New Paper on Cyber Sovereignty v. Distributed Internet Governance

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On November 30, 2016, Laura DeNardis, Gordon Goldstein, and Ambassador David A. Gross presented their new paper, “The Rising Geopolitics of Internet Governance: Cyber Sovereignty v. Distributed Governance at the Columbia School of International and Public Affairs (SIPS) on November 30, 2016. The paper was part of the Columbia SIPS Tech & Policy Initiative and the panel discussion was moderated by Columbia SIPA Dean Merit Janow.

 Internet governance is at a crossroads. The 21st century has given rise to two incommensurable visions for the global Internet and how it is governed. One envisions a universal network that generally supports the free flow of information and whose governance is distributed across the private sector, governments and new global institutions in an approach that has historically been described as “multistakeholder” governance. This vision has materialized, albeit imperfectly, in how the Internet and its coordination has historically progressed and is an approach advocated by the United States government and many other countries. This is the model of Internet governance that has dominated throughout the past decade. The competing vision advocates for greater multilateral and top-down administration of the Internet in the name of social order, national cyber sovereignty, and tighter control of information flows. China and other countries interested in greater administrative control over the flow of information have been vocal proponents of a more multilateral approach to Internet governance. These visions are often debated using the language of abstract theoretical constructs but they involve actual policy choices that have arisen in particular historical contexts and whose future will have tangible effects on American foreign policy interests, American values of freedom of expression and innovation, the global digital economy, and the stability and resiliency of Internet infrastructure itself. This paper provides some historical context to the rise of distributed Internet governance, describes some of the key geopolitical conflicts that involve incommensurability between the ideology of national sovereignty and the technical topology and transnational characteristics of private Internet infrastructure, and argues for the preservation of private-sector-led multistakeholder governance rather than a shift to greater government control.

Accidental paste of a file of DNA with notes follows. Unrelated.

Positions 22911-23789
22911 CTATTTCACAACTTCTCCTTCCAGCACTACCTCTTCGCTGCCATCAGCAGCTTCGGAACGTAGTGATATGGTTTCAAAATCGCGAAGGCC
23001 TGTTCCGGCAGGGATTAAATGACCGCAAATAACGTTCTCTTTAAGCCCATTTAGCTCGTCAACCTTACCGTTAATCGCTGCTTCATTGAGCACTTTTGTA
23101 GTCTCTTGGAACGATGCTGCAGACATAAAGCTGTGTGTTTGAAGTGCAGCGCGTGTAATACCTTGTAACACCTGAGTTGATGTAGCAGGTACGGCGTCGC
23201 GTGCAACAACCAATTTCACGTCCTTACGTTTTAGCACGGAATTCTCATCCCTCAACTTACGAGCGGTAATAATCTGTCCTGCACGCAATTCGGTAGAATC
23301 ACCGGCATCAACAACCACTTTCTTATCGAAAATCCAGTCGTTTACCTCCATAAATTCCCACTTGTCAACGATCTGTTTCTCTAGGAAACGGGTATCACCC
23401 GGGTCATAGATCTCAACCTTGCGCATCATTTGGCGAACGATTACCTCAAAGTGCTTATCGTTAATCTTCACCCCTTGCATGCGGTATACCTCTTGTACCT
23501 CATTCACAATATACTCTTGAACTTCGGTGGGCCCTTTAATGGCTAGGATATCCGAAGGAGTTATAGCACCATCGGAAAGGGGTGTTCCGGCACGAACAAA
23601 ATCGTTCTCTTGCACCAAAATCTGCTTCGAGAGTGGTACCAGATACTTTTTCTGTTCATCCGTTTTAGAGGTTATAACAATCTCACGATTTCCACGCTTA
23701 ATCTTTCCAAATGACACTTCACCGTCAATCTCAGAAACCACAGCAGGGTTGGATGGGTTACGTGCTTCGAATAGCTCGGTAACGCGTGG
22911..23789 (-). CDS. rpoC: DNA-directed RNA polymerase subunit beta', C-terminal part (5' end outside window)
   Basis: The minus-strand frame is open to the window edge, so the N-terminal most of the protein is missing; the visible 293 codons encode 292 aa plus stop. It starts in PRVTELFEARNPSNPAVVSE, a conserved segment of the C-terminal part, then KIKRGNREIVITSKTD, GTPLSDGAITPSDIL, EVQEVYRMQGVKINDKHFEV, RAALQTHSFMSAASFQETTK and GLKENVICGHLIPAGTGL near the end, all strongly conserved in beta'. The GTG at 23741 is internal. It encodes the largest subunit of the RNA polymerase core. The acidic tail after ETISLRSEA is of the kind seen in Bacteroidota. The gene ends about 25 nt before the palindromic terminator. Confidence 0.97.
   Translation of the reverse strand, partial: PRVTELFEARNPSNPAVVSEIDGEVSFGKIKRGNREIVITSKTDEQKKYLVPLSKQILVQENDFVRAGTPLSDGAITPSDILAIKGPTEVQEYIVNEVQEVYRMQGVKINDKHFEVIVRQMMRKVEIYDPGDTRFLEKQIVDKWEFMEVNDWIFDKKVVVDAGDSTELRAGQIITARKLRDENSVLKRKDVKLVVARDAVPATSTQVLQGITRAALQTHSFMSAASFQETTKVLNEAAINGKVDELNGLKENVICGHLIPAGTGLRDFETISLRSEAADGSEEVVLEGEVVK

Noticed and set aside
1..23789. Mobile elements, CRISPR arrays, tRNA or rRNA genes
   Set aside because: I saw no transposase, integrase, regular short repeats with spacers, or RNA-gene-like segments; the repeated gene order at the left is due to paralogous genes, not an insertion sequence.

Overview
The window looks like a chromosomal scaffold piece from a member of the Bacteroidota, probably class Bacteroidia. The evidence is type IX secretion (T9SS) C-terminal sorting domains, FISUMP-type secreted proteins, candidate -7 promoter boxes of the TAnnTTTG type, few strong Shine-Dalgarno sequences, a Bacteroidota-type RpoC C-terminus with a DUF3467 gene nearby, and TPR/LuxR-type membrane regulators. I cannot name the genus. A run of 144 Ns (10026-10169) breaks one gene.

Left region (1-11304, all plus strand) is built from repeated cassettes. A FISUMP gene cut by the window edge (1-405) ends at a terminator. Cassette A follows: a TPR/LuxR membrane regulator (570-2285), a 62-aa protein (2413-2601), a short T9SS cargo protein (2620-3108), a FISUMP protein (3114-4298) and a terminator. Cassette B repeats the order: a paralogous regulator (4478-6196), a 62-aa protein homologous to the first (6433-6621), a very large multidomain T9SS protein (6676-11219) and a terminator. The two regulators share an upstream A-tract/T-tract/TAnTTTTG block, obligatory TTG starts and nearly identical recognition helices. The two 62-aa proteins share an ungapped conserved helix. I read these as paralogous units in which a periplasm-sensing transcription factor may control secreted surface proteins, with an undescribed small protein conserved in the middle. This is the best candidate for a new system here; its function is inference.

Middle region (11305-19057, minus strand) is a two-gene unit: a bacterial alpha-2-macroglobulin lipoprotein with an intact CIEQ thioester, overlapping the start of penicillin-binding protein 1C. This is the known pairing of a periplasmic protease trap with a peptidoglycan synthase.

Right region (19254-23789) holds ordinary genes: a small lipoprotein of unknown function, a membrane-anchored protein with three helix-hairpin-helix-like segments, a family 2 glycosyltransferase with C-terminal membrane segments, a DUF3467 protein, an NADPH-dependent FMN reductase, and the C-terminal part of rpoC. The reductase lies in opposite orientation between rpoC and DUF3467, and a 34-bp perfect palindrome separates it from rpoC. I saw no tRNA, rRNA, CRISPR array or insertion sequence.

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Dr. Denardis gives insights at the Atlantic Council’s DC Workshop on a Transatlantic Digital Agenda, July 21, 2015

This morning, Dr. Denardis participated in the Atlantic Council’s DC Workshop on the Transatlantic Digital Agenda. The Atlantic Council promotes engagement and research in international relations. The Council has an important function in reviewing and remedying globally significant economic and political issues. It serves as a task force comprised of international thought leaders who help to navigate economic and political challenges of the modern world. The task force informs and shapes international community by recommending strategies on how to create a safer, wealthier and more peaceful environment. It has developed many programs and initiatives in order for international communities to understand many modern global issues.

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Dispatch from the 65th ICA Annual Conference, San Juan, PR, May 21 – 25, 2015

Tatevik and Andrea with Bill  Herman, Professor at CUNY
Tatevik and Andrea with Bill Herman, Professor at CUNY

By Tatevik Sargsyan

Tatevik Sargsyan and Andrea Hackl, PhD candidates at American University’s School of Communication, presented findings from their joint study on the enactment of social media’s speech policies at the International Communication Association’s annual conference Communication Across the Life Span in San Juan, PR. Read More »